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[Contract Work] DexCon 10 Play-test

Started by Russell Collins, July 23, 2007, 07:12:20 PM

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Russell Collins

I ran a play-test session of Contract Work on Saturday. The AP is on the Lucre Press blog, here. Comment away.

If you know nothing of this game (likely, considering my silent running of the past 6 months,) here's a summary:

For any first-time readers, Contract Work is a game of Debt and Hitmen struggling to pay that debt. You don't become a Hitman for fun, you do it for money. (And if you did come to the business for fun, it's not long before a mobster, the law, or a black ops program has a huge investment in you.)

Players are called Hitters and the GM is the Interrogator. The game is played as the Interrogator leads the Hitters by way of question and answer through the job, starting from the kill and tracing back the path to it. Cul-de-sacs and lies are just as much a part of the game as truth as Hitters narrate their successes and failures to satisfy the Interrogator. Is the Interrogator an FBI agent, ready to send the Hitters away for the rest of their lives? Their lawyer hoping to make a convincing case? The Boss wanting the seedy details of the job he ordered? Only the end of the job will let us know.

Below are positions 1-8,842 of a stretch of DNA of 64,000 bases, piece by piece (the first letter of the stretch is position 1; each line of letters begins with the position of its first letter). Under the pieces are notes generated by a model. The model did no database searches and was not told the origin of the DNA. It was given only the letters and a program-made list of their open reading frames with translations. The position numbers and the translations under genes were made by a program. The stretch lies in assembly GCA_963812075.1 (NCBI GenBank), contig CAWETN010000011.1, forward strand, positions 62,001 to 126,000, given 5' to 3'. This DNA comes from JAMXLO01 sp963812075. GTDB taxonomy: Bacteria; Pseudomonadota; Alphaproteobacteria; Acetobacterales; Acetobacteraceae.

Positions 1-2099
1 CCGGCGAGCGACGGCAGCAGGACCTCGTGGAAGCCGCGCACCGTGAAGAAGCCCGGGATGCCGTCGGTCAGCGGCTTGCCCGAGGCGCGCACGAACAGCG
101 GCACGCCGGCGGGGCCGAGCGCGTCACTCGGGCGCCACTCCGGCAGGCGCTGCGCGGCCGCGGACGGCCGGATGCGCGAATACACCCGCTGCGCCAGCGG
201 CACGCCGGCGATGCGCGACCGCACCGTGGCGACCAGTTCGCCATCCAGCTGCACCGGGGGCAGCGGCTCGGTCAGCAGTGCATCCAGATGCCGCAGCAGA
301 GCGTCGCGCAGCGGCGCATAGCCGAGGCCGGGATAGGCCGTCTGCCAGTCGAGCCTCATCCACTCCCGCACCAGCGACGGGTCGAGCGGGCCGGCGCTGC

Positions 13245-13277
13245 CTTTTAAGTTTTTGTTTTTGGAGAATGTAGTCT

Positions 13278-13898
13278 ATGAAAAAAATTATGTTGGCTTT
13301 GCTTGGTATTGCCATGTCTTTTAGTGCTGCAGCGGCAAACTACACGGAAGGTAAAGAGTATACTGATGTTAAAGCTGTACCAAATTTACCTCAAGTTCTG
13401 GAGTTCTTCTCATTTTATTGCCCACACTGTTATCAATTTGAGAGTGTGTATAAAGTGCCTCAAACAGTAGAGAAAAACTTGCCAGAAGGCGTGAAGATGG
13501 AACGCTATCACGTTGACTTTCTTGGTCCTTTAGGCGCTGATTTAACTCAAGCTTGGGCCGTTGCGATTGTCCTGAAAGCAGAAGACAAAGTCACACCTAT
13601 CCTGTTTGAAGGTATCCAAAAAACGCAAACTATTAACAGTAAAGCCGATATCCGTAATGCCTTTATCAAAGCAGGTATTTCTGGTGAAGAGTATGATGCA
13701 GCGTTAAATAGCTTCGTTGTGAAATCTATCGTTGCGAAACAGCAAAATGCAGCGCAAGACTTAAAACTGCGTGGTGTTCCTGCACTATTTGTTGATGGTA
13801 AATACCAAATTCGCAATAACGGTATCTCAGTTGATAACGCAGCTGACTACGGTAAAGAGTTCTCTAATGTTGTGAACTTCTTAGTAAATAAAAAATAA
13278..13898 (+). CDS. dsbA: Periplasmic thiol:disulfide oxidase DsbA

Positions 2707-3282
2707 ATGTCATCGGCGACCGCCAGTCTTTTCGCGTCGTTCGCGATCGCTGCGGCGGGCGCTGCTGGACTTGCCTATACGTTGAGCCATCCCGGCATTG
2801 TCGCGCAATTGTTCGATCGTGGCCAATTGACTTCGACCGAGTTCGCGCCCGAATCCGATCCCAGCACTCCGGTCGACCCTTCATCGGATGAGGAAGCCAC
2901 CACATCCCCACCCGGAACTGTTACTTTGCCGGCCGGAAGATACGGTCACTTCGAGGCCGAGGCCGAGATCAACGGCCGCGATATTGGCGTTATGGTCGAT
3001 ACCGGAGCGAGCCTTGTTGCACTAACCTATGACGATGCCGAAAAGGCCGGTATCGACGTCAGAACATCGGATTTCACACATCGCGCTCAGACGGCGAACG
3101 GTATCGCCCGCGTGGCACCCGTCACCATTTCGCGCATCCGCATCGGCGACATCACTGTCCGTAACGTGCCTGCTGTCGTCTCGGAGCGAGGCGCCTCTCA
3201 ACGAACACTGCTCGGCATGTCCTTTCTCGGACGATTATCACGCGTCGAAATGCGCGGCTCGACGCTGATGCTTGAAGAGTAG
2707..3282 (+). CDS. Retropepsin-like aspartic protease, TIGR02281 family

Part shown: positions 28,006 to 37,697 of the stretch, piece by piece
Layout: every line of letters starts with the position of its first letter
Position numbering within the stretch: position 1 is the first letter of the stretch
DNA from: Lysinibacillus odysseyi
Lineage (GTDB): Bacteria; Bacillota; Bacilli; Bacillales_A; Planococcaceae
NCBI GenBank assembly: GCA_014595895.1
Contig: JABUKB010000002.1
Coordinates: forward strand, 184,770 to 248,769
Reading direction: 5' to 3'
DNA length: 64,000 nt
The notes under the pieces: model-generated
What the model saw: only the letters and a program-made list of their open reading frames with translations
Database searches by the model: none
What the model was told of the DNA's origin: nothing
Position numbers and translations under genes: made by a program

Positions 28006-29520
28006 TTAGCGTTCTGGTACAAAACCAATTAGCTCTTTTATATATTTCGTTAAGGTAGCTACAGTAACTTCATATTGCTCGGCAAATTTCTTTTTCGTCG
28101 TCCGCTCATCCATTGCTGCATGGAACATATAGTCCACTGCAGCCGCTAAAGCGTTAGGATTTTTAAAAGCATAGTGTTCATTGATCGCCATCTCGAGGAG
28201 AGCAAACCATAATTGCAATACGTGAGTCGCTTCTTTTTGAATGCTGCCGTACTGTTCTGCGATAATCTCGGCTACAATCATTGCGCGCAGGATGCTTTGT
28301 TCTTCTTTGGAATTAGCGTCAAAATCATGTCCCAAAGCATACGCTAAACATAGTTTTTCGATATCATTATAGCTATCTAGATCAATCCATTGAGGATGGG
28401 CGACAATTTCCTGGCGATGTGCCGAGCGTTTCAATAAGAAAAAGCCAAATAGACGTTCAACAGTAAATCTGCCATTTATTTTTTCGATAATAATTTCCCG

The game system is about resource management. Every aspect of the mechanics reflect money. Time is money, effort is money, growth is money, cash is money. Characters are built in a point buy system and wagers are made with poker chips to resolve Confrontations that are determined by how much the Hitters and Interrogator wagered on attacking their foes and defending themselves. There are Free Action tokens that allow them to act covertly and hold an advantage over the Interrogator and Risk tokens that let the Interrogator push back.

Hitters get some money up front for a job and try to make the Target spend all his money so that there's nothing left to pay for security that can be used to stop them. After the job is done, the rest of the pay is divvied up and the Hitters pay an upkeep for their abilities (called assets) to reflect the work they do on downtime to stay in shape.

Injury to Hitters raises their debt toward a credit limit created by the Boss's investment in you. If a Hitter exceeds that limit, they are worth more dead than alive and become a target themselves.

A campaign follows the life of the Hitters as they try to earn enough money to buy their way out of the business before they outlive their usefulness.
My homeworld was incinerated by orbital bombardment and all I got was this lousy parasite.

Russell Collins
Composer, sound designer, gamer, dumpling enthusiast.